Mai Thu : The Two Ladies. Homeland or Nation?

21 November 2019 Off By Jean-François Hubert

When Mai Trung Thu painted this sumptuous silk in 1943, he was living in Macon, on the eastern centre of France.

Mai Thu - The Two Ladies
Mai Thu – The Two Ladies

In 1939, he joined the French army voluntarily, and was demobilized in this city after the defeat in the 1940s and would live there until 1944.

During the German occupation, times were tough, there was a shortage everywhere and materials were scarce. Artists only just managed to make a living by painting local personalities.

However, Mai Trung Thu who was already living in France for six years then, chose to come back to his favourite theme: the Vietnamese lady. The painter still saw her as beautiful, elegant, wearing discreet jewellery, dressed in the traditional Vietnamese ao dai.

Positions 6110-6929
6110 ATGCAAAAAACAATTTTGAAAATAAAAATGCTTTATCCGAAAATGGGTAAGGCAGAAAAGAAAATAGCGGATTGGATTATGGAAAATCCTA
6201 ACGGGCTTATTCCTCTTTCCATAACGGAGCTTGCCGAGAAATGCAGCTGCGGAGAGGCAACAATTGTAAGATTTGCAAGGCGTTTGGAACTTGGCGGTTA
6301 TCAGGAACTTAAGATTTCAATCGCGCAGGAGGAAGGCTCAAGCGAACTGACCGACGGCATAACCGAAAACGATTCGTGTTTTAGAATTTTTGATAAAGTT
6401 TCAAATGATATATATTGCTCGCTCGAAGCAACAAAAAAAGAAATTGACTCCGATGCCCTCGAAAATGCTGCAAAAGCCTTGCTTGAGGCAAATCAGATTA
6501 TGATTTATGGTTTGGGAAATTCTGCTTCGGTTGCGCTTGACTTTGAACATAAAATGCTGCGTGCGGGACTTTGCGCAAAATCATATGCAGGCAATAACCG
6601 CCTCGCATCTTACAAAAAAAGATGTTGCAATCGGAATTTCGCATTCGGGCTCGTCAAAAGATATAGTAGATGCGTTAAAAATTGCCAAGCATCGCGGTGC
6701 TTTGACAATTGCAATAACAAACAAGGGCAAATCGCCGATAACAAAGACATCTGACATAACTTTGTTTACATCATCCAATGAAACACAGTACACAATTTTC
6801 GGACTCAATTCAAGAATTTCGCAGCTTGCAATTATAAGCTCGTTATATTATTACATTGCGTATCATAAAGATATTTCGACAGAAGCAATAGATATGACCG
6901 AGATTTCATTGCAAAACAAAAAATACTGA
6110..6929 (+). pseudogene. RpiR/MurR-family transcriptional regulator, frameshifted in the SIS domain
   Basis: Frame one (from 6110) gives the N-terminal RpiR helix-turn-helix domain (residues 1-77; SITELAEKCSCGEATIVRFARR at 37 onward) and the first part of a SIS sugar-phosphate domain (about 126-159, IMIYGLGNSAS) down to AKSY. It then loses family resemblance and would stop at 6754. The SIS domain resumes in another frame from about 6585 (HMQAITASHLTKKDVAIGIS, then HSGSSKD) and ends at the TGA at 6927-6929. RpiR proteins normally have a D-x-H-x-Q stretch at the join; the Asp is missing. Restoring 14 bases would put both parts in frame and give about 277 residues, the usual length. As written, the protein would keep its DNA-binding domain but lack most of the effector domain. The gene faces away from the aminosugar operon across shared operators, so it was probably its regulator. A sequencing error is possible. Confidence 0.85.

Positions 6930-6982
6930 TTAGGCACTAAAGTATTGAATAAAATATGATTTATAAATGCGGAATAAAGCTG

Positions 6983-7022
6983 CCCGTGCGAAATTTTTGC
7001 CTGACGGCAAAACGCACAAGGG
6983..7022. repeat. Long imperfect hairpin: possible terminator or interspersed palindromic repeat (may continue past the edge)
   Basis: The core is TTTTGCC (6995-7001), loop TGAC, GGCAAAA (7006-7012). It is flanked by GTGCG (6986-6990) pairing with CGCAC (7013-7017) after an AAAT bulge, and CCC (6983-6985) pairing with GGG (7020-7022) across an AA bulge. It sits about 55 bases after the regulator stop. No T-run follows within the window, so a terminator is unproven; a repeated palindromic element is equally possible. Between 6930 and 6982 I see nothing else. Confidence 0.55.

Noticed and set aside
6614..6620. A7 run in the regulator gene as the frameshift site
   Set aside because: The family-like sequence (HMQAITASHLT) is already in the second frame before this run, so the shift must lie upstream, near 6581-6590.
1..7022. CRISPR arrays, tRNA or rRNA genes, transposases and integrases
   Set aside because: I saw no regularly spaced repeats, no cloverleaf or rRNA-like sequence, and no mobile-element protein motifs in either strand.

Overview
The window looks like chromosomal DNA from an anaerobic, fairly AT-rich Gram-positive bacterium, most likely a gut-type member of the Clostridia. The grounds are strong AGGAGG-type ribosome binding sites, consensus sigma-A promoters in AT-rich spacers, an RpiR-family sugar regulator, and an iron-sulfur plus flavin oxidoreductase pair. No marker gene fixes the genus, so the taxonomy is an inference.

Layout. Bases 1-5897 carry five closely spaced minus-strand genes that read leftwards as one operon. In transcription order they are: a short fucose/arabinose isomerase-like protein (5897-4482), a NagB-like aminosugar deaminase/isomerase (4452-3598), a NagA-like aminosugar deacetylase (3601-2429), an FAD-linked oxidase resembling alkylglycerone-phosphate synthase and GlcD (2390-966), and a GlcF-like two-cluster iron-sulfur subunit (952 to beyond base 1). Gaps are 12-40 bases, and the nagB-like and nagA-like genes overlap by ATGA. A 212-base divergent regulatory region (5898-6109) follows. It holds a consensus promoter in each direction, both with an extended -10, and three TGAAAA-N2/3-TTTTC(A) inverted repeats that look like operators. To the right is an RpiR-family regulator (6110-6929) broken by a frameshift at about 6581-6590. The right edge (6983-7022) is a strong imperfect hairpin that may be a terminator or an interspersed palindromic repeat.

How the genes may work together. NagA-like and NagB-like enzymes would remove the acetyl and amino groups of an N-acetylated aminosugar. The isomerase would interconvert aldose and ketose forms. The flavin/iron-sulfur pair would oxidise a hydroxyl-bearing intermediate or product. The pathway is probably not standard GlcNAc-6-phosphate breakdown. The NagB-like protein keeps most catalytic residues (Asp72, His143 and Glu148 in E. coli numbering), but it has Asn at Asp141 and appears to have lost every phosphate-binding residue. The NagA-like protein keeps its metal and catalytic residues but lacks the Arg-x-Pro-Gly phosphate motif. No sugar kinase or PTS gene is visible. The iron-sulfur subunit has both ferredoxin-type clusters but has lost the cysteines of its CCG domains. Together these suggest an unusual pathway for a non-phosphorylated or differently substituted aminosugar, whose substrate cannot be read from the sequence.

Here, they are two: one wears a pearl necklace, the other a torc one. The first lady affirms her Vietnamese heritage by wearing the traditional headdress and by carrying a fan. They are also seated on a fine carpet in the middle of a landscape – a reminder of the misty middle region of Tonkin.

One is reading a supple book, rolled, on which we can glimpse the last letter “n” and maybe the top of a “o”, the last two letters of “Macon”, as the other one seems to remember or dream. One reads, while the other daydreams.

Questions seem to be asked: Is this the present and the past colliding? Is this a representation of the artist’s feelings in 1943? Is it a melancholia for his native country or a way to better know the host country?

Mai Thu, circa 1945

To describe his beautiful “interpreters”, Mai Trung Thu uses a great sobriety of tones in the gouache: white, cream, mint green and khaki and tan brown are well harmonized.

Softness and melancholia impregnate this elegant work. Painterly or lovingly? Do you need to paint to love or love to paint? In these moments of questioning, perhaps the artist remembers his love from Hué.

Does he already know and have a sense that his life, forever now, will be in France?

Jean-François Hubert